Snow White and the Seven Dead Dwarves can be found here: http://www.amazon.com/Snow-White-Seven-Dwarves-ebook/dp/B0058B9NV8/ref=sr_1_1?ie=UTF8&qid=1311530192&sr=8-1
Kevin Walsh over at Buyzombie.com spent some time recently coming up with some pretty good questions for me in an interview after he’d written the final review for my trilogy. I want to thank him for the time and effort. It was a lot of fun. So check it out here: http://www.buyzombie.com/2011/07/14/undead-news/patrick-dorazio-interview/
Wolves of War is an anthology of werewolf tales with war being the setting. Most of these stories hold to that, though there are a few stray pups that don’t really stick with that as the theme, though each of them have werewolves front and center as the key element to each story.
A brief overview of the different stories found on the pages within this book:
World Were II by A.P. Fuchs: Sergeant Dick Channer is at war. Not only with the enemy, but with himself as he hides out in a bunker with the half-eaten corpse of his father, a General, at his side.
The Devil’s Teardrop by David Dunwoody: A little twist on the traditional werewolf tale where the horror isn’t always manifested in a physical form.
And The Streets Will Run Red with the Blood of Bunnies by Derek J. Goodman: From the world of the author’s novel, “The Apocalypse Shift”, Mr. Goodman gives us a darkly comedic tale of werewolves and were…bunnies. Yep, bunnies.
Adrift: A Werewolf Tale by Anthony Giangregorio: A traditional werewolf tale of a bloodbath, but with the slant of it being at sea, on a ship where there is nowhere to run from the slaughter.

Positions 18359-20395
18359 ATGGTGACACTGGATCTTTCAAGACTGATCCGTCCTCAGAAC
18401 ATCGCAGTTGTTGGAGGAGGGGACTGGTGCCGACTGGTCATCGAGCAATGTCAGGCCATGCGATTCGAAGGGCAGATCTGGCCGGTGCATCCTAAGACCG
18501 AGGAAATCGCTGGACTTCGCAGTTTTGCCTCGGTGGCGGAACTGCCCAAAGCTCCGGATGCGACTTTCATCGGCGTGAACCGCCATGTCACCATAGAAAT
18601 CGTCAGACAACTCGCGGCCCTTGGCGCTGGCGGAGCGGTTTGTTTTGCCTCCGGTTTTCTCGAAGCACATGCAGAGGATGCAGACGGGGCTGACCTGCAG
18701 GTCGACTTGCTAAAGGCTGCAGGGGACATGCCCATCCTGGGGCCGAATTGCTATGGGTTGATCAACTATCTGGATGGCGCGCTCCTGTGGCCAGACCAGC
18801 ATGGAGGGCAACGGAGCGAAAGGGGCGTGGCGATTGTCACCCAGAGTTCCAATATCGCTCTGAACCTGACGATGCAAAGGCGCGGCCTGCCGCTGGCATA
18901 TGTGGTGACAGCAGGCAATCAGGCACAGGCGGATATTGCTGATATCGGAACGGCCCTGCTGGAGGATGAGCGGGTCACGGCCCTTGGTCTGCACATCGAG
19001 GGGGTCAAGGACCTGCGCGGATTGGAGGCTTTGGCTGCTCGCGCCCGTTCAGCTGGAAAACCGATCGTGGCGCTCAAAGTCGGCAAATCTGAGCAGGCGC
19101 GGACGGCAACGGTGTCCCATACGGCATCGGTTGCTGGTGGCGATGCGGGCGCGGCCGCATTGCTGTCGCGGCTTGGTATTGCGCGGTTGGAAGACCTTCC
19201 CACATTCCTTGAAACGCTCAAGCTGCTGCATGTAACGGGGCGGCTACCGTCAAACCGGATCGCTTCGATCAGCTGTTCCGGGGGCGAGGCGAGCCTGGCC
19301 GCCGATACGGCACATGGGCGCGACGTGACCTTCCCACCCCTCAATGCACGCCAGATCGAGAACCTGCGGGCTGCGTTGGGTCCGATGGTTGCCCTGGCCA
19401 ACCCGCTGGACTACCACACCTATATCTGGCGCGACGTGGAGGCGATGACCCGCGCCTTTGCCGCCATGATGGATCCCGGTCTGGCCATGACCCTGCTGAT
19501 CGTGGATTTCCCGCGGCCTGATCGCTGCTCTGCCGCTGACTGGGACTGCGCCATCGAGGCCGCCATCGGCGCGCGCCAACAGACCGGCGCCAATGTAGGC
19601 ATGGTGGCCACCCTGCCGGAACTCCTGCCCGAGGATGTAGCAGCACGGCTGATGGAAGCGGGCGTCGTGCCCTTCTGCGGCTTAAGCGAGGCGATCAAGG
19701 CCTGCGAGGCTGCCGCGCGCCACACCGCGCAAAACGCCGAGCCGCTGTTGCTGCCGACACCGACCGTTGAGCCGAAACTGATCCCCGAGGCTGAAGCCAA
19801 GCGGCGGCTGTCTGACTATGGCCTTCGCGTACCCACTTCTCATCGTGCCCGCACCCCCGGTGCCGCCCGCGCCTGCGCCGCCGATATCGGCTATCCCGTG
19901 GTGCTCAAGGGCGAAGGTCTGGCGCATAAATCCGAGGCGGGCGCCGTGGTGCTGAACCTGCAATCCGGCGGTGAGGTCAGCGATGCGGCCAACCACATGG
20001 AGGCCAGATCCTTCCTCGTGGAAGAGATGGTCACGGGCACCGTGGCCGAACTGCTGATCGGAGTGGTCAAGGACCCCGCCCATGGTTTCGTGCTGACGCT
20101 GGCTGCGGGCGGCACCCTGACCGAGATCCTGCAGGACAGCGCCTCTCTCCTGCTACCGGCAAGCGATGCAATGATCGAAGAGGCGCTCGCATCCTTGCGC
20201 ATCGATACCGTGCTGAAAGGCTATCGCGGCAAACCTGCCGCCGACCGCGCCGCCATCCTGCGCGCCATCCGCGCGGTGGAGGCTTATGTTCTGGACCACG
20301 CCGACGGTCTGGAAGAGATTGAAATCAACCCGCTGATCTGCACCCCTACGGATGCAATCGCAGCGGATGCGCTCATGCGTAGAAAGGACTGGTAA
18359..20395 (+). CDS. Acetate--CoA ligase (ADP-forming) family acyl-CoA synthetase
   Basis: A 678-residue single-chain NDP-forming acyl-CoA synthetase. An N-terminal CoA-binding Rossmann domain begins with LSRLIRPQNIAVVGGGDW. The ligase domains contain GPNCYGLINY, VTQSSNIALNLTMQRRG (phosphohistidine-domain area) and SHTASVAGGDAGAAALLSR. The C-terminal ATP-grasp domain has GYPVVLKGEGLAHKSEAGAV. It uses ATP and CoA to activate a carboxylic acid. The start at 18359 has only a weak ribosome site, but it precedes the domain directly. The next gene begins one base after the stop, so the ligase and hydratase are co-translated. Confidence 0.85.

Once We Were…by Grayson Moran: You don’t always know who, or what, the true menace is, even if the creatures at the gate are the ones with the fangs and claws ready to tear your heart out.
The Battle After the Apocalypse by Casey Quinn: As the author states at the beginning of this tale, the enemy of my enemy is my friend…but for how long, in this story of the world after the bombs fall.
Fleeing by Rhiannon Frater: Man is not the only creature that flees the horrors of war and sometimes, it is better not to stick your nose into other people’s business.
Homecoming by Franklin E. Wales: I always thought it would be cool to explore my Italian heritage, but not if I knew what was going on in those Italian hills during WW2.
Under a Civil Moon by John Grover: The question often comes up in transformation tales…can the man ever control the beast, especially when he knows what it does is wrong? This Civil War tale explores that question.
Let Loose the Wolves of War by Timothy W. Long: What if you could become the perfect warrior? One that could travel the space lanes and release your inner-beast to lead your squad to victory time after time?
FUBAR by Alan Mendoza: American G.I.’s come across a German Bunker during WW2 with more than just dead German soldiers in it as they discover a bloodbath and some strange experiments going on.
Simon Midean by T. Patrick Rooney: A fast paced whirlwind of blood and guts tale of a werewolf that seems unstoppable, and yet, it is often times the things you least expect that bring things to a crashing halt.
Overlord by Dylan J. Morgan: Another WW2 tale, but told from the eyes of the werewolves, who care little for the follies of man but use their wars to hide their eternal battle with their arch-nemesis.
The World has Talent…To Kill by John McCuaig: On the game show circuit, the werewolves are the kings of the world when it comes to taking on all supernatural comers and laying waste to them.